Leaders in Ukraine Talks Announce Cease-Fire Agreement

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from The New York Times,

A renewed cease-fire and an overall agreement to end the war in Ukraine was announced here on Thursday by the leaders of Russia, Ukraine, Germany and France after marathon overnight bargaining that nearly collapsed at the very end.

The cease-fire is scheduled to begin at midnight on Saturday, but the 13-point compact appeared fragile, with crucial issues like the truce line left unresolved. Over all, there seemed to be no guarantee that the problems that marred the cease-fire agreement reached here in September had been ironed out.

The very fact that it took more than 16 hours of intensive negotiations to reach an agreement, and that the leaders announced the accord in three separate news conferences, seemed to highlight a certain lack of unity.

But after so many hours spent in the grandiose Independence Palace in Minsk, the Belarussian capital, all four leaders seemed determined to accent the idea that the agreement should be given the chance to quiet the yearlong conflict in eastern Ukraine.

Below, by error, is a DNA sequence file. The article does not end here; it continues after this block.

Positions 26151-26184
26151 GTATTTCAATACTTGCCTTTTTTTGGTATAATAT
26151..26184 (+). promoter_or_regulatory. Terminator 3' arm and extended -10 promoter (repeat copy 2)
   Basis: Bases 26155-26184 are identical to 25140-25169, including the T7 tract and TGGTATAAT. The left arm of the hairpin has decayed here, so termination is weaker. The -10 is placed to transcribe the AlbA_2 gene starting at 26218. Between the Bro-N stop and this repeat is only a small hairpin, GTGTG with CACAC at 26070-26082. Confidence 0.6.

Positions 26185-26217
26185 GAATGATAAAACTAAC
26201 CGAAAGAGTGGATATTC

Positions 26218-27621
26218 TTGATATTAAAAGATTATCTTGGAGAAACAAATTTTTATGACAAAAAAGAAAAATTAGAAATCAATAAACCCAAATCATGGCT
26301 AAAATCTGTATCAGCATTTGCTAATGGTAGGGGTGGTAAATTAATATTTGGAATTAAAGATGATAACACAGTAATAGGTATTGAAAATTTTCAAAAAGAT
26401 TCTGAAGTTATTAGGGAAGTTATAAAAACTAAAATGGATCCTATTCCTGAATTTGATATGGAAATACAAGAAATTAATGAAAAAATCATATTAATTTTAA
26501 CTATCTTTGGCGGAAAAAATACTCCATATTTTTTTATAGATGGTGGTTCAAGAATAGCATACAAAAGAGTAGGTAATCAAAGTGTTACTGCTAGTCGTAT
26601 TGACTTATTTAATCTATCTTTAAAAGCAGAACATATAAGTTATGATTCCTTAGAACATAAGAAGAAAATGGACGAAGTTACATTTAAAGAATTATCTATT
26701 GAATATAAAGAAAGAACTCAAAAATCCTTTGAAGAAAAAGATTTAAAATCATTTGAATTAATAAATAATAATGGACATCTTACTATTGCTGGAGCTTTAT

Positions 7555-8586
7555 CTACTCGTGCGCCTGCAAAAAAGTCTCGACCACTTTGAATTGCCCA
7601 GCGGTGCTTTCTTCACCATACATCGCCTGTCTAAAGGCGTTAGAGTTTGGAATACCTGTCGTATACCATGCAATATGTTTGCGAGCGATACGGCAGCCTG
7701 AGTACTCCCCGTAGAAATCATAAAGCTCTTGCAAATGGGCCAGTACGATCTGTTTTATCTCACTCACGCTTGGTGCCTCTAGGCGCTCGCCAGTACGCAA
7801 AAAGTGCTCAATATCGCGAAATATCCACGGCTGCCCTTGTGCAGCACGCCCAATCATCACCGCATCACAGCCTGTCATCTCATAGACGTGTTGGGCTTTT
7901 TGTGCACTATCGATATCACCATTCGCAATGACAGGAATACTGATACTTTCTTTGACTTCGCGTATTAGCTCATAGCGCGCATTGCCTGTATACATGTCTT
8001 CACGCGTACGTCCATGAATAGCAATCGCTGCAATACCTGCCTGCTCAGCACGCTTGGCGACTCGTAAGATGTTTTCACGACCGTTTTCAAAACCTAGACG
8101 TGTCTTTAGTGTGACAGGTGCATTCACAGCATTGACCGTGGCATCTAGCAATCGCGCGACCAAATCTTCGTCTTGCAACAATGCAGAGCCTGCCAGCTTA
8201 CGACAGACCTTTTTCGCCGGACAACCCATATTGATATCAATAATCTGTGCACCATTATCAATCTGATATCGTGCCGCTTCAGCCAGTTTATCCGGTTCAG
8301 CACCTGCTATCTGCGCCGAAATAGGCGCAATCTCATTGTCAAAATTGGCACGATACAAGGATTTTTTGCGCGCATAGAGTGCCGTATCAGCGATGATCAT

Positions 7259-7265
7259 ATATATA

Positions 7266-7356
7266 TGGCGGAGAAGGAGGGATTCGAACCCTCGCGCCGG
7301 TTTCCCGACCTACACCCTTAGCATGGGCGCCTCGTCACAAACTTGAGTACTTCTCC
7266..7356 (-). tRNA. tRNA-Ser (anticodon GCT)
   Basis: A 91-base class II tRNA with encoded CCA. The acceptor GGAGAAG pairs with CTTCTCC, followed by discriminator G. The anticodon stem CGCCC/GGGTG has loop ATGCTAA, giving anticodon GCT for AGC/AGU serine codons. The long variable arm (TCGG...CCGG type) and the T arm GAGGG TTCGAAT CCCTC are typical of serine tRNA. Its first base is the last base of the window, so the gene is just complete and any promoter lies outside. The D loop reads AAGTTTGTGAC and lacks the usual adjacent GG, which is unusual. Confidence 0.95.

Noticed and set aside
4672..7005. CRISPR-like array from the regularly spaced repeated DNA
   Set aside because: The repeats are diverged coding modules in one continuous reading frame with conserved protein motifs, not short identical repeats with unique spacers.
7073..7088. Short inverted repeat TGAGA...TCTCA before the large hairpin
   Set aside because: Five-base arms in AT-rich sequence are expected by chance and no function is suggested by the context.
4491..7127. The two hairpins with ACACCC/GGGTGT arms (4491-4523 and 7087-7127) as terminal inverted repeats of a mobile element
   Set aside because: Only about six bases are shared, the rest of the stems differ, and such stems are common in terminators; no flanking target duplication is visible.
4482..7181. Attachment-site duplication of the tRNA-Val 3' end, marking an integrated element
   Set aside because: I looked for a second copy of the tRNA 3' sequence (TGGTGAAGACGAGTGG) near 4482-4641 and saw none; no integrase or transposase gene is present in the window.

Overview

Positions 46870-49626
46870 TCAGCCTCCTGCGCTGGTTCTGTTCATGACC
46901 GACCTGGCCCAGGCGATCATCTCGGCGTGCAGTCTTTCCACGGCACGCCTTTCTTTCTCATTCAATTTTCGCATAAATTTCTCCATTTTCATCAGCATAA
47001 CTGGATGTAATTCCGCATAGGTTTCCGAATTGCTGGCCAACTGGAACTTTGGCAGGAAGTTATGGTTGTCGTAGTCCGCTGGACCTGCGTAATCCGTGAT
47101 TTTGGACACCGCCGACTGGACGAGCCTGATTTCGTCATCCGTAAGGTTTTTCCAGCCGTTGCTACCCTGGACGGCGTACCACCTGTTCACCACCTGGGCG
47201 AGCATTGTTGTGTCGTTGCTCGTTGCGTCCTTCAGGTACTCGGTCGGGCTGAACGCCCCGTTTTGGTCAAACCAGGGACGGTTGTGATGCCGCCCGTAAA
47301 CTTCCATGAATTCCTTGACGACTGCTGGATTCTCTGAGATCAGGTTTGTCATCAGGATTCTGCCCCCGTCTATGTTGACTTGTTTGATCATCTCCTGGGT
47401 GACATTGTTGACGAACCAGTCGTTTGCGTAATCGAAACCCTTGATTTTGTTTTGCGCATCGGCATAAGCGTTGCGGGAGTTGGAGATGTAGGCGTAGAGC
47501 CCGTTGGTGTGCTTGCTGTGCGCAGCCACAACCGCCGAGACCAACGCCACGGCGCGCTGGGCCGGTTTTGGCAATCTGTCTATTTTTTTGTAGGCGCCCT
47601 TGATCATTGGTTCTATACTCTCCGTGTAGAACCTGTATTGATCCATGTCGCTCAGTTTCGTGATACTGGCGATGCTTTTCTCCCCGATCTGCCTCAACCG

… the plan also included some tripwires, not least the questions about the truce line and the fate of the village of Debaltseve, an important railroad hub that has been the site of fierce fighting in recent weeks.

The deal calls for heavy artillery to be withdrawn at least about 15 miles from each side, and the biggest missiles even farther. The withdrawal is scheduled to start two days after the cease-fire and to be completed within two weeks.

Aside from the cease-fire, the agreement called for a dialogue between the two sides on holding elections, with the talks to start the day after heavy weapons are withdrawn.

Russia is believed to be trying to create a frozen conflict that could be used to destabilize Ukraine any time it draws too close to the West.

“The practical, realistic expectation is a frozen conflict with no effective control by Kiev over those areas, but no formal responsibility of Russia,” said Fyodor Lukyanov, the editor of the journal Russia in Global Affairs.

But the conflict has also reached a point where Russia would have to commit significant new resources for any advance, which helped clear the way for a settlement, Mr. Lukyanov said.

The separatists “cannot advance very much without direct Russian involvement, and Russia does not want to get directly involved,” he said.

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